The most prominent question in the hearing on the motion to modify was whether the relationship between Kathy and Betty had continued after the dissolution decree. There was evidence in the modification hearing from which the court could have found that Kathy began, almost at once, to have second thoughts about her acceptance of the terms of the decree, and that her association with Betty did continue. Some Filipino nurses who were employed at the Kansas City College for Osteopathic Medicine — where both Betty and Kathy were also employed (Kathy from November 21, 1977, and Betty from February or March, 1978) — were frequently in the company of Betty, Kathy and Julie on shopping trips, visits to the icecapades, ball games, shows, picnics and to Worlds of Fun, and other outings. On a Mother's Day visit to Worlds of Fun, Kathy was admitted free and Betty paid her own and Julie's admission. On a hay-ride, Betty paid both Kathy's and Julie's admission. On these occasions Kathy's car was the usual mode of conveyance, and Betty would normally do the driving.

The testimony of the Filipino nurses about the times Betty, Kathy and Julie were together range over almost the entire period since the divorce decree to a time shortly before the modification hearing.

There was evidence from which the court could find that Betty had a direct and baleful influence upon Julie. A Filipino nurse testified to a letter from Julie to Betty: "Betty showed me a letter from Julie sent to her while she was in Colorado and it talked about missing Betty and how she yearned for her and how she would wish Betty ... would call her up and talk to her on the phone because she loved talking to her on the phone. It was the kind of a letter that would not come from a nine-year-old, it was more passionate, I would say." To the same witness Betty once said, "If Julie is going to turn out to be a homosexual, that is her life, it's up to her".

During the court's in-camera conference with Julie, Julie expressed her dislike for her father and gave as her principal reason, "He won't let me see my friend. He won't let me see my friend, Betty." Betty had "taken us out for Cokes and taken us places where we have never been to before. She took us to Silver Dollar City ... We have been to movies and quite a few places." She at first said she had seen Betty only once since the divorce, "when her grandfather died", then added that she had seen her when she "came over to pick up her stuff". Confronted with the social outings with the Filipino nurses, Julie replied, "Yes, but she (Betty) never talked to me". Several of the incidents testified to by the Filipino nurses were denied by Julie.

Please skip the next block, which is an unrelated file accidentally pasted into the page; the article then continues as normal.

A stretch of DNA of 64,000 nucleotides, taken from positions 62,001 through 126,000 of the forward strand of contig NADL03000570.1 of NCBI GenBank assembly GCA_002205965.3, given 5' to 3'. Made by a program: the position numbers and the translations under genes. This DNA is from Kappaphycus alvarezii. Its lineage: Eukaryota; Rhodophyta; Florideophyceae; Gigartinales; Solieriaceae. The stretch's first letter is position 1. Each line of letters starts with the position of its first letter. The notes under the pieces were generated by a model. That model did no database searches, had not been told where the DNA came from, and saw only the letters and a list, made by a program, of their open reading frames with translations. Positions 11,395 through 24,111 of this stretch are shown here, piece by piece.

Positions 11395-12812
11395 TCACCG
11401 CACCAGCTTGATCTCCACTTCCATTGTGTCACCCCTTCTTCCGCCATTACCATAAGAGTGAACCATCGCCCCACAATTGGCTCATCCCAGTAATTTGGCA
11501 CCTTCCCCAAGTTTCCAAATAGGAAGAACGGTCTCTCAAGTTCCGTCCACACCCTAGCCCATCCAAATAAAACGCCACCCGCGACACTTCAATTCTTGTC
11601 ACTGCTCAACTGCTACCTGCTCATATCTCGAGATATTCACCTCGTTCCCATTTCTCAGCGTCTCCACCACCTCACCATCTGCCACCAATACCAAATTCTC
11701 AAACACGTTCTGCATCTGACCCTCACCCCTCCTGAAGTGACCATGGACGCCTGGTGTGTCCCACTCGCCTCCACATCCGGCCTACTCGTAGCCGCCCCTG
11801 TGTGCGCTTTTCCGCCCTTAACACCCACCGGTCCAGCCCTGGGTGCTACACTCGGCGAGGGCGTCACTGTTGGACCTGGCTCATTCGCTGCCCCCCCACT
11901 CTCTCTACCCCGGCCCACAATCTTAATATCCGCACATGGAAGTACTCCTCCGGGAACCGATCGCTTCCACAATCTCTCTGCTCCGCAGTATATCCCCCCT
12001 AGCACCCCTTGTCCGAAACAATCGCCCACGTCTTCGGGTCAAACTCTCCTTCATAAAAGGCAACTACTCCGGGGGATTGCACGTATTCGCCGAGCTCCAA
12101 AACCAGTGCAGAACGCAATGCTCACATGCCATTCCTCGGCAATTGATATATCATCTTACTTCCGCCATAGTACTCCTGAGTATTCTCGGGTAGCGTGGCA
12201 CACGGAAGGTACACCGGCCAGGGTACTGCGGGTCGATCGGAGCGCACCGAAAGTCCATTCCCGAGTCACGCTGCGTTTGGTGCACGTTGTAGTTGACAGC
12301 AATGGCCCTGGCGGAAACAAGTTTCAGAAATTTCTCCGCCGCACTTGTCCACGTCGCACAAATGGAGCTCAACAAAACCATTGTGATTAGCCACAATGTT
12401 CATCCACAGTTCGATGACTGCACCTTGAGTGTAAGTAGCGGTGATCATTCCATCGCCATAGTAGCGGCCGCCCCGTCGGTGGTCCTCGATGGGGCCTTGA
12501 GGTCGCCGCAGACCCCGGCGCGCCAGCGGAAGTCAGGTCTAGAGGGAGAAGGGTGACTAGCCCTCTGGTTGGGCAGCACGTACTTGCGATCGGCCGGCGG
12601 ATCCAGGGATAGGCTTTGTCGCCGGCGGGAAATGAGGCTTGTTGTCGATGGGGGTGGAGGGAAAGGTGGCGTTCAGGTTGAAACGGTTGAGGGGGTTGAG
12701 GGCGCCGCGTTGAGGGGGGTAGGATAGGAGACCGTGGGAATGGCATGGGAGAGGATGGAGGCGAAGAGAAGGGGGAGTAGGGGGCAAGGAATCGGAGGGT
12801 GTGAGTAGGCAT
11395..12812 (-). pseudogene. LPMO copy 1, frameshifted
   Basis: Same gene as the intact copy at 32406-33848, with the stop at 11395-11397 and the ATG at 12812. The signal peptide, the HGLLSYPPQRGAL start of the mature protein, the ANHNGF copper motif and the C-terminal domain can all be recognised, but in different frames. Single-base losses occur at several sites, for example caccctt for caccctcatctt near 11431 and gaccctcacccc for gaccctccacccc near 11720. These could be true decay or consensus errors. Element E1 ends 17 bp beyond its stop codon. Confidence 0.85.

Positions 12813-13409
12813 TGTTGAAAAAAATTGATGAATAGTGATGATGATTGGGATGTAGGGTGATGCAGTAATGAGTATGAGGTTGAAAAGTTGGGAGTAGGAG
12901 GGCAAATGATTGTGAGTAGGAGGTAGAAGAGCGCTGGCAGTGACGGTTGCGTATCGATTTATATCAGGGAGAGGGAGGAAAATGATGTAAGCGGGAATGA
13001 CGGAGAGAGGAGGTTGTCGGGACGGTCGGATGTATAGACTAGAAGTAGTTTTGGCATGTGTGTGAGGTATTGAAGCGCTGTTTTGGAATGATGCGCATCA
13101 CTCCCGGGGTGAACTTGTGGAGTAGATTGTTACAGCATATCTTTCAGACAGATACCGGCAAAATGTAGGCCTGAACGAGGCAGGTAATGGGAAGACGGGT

A police officer testified to arresting Betty on May 21, 1977, after she had wrecked her car. She was intoxicated. She used the most scurrilous and shocking language toward the police officer, kicked, bit and spit upon him, and threatened to kill him. Her language — which she used also in the hearing of Julie when Julie was in the company, according to other testimony — went well beyond polite cusswords but referred to private biological functions and to incest.

Police records were offered which showed Betty's convictions for simple assault and for disorderly conduct, as well as numerous traffic violations, and two license revocations. These were excluded by the court, but we consider them under Rule 73.01(3)(c). Menos v. Hodges, 499 S.W.2d 427 (Mo. 1973); Brewer v. Blanton, 555 S.W.2d 381, 385 (Mo.App. 1977).

A second change of circumstances alleged in Leland's motion to modify was the frustration of his visitation rights. According to the original decree, he was to have Julie in his custody each sixth weekend. The intervals between visitation weekends were because of Kathy's plan to move to Maryville, a distance from Kansas City. It was her purpose at the time of the divorce to get employment in that area. This plan, however, never materialized. She never attempted to get a job in the Maryville area. Leland, whose testimony was corroborated in some respects by Trenton, testified to repeated disappointments in his efforts to exercise his visitation rights.

Leland had continued to live in the residence which had been the family residence. He testified to his employment as a sheet metal craftsman. He had been employed at his present employment for five years. He testified to the arrangements he would make for Julie's care during his absence from home at his employment. His take-home pay was $318 per week. He had been paying Kathy $150 per month child support for Julie.